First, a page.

Myopic vision of the world
Mandelbaum, and similar outlooks that conflate national and global interests, seem blind to the tensions between what is good for the US and its friends and what is good for the world and its peoples. And no more serious blindness, or is it merely acute myopia, exists than does the Mandlebaum contention that the greatest danger from nuclear weapons arises from those political actors that do not possess them rather than from those that have used such weaponry in the past, and continue to deploy nuclear weapons in contexts of strategic concern. One can only wonder about the absence of the word “drone” in Mandelbaum’s account of why the world should be grateful for the way the US globally projects its power!
There are additional difficulties with Mandelbaum’s global vision, including a glaring internal contradiction. He praises the US for exerting a pro-democracy influence throughout the world. While this praise is partially deserved, it, however, fails to note either the inconsistencies in its application or the complete failure to consider the consent of the peoples and other governments in relation to US de facto world government.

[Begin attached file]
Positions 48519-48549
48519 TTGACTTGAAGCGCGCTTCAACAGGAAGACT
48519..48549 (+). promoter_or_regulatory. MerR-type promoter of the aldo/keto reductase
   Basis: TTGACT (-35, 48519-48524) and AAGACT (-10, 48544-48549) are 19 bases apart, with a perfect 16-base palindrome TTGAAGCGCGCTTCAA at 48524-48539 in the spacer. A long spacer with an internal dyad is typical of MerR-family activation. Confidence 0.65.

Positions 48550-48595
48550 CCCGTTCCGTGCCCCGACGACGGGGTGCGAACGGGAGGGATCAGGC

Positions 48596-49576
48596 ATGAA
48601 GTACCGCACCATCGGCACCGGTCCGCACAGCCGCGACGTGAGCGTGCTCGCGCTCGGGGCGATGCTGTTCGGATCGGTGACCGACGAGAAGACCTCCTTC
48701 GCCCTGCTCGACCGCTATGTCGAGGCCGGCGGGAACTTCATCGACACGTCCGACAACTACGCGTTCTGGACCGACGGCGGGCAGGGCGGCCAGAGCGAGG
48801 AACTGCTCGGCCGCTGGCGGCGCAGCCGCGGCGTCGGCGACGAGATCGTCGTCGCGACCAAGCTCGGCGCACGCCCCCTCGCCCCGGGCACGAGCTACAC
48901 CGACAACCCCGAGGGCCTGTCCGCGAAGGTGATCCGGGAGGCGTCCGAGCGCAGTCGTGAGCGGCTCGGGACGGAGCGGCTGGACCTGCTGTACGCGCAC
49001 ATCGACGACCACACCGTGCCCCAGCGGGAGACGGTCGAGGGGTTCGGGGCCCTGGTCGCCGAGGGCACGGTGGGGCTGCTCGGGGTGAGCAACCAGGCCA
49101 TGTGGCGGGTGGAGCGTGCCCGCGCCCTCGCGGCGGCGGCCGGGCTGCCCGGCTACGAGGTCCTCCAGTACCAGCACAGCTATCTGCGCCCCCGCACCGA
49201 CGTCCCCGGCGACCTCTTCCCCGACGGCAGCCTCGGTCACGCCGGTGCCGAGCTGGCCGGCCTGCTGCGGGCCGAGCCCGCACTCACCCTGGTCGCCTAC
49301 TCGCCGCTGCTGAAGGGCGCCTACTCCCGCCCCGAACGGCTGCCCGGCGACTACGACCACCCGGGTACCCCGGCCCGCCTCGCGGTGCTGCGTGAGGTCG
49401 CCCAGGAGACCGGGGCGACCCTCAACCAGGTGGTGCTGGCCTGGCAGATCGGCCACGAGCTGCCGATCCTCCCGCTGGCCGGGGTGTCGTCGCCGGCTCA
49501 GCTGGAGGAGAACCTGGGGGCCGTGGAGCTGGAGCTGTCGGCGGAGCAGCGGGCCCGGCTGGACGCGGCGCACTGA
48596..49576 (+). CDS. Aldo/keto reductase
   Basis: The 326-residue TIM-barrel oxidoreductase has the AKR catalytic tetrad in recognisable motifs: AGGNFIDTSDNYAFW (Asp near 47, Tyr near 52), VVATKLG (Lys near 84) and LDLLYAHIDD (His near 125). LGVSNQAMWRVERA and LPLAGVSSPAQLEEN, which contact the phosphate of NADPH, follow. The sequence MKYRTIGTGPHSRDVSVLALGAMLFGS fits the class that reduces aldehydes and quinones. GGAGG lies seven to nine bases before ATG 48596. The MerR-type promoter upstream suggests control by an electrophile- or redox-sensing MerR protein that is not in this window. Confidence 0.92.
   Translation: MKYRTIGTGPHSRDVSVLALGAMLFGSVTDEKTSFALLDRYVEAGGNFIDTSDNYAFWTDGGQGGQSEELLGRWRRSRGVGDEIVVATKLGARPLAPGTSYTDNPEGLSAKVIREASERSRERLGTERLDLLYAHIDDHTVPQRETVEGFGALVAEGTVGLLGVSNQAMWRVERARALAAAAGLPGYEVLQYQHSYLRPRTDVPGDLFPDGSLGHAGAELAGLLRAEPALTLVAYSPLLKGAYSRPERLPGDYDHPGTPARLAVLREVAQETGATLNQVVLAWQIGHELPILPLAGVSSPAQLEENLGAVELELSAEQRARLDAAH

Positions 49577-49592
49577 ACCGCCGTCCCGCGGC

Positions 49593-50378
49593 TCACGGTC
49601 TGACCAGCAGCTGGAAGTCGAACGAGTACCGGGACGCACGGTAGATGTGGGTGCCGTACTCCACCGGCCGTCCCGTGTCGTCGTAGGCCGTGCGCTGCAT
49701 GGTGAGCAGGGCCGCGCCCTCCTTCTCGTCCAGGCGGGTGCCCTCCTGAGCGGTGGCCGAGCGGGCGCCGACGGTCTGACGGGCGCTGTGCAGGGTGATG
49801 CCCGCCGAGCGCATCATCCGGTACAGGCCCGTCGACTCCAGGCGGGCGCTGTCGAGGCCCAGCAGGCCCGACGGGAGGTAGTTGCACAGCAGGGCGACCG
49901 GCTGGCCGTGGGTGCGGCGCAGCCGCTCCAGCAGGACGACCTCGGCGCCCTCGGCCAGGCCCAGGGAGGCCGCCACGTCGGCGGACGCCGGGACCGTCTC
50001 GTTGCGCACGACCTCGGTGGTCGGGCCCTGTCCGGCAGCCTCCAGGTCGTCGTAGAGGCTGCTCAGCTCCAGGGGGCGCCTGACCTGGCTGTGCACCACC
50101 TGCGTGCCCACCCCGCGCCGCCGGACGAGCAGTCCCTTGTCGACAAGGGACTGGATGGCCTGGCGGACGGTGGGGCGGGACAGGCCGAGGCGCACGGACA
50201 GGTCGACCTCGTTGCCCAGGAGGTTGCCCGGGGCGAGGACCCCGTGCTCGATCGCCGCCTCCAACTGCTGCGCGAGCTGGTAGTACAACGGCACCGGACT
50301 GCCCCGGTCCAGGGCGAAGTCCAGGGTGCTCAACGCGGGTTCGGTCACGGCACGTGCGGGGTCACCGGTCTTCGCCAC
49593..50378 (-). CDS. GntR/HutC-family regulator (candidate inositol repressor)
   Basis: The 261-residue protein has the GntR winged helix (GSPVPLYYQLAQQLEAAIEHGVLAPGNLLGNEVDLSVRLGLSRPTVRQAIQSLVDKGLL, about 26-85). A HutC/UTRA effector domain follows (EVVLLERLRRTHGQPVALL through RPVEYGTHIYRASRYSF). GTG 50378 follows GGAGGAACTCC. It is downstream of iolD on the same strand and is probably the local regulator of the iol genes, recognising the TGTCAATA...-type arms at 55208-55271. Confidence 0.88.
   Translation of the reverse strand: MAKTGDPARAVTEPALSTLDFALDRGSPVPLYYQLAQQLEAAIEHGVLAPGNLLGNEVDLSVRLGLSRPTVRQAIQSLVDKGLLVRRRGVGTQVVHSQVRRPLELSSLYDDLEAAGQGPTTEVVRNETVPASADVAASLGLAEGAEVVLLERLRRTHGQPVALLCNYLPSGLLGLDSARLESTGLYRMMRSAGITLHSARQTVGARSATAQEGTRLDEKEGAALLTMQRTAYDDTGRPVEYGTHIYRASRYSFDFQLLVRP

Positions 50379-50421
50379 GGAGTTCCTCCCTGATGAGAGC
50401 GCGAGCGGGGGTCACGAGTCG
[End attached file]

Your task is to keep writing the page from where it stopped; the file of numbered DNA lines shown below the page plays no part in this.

I doubt that there would be many supporters of the Mandelbaum prescriptions for governing the world in Moscow and Beijing despite the benefits that are supposedly bestowed upon Russia and China. Somehow, the politics of self-determination and procedural democracy are fine for state/society relations, but when it comes to governing the world democracy, it is quite okay to base the system on global authoritarianism.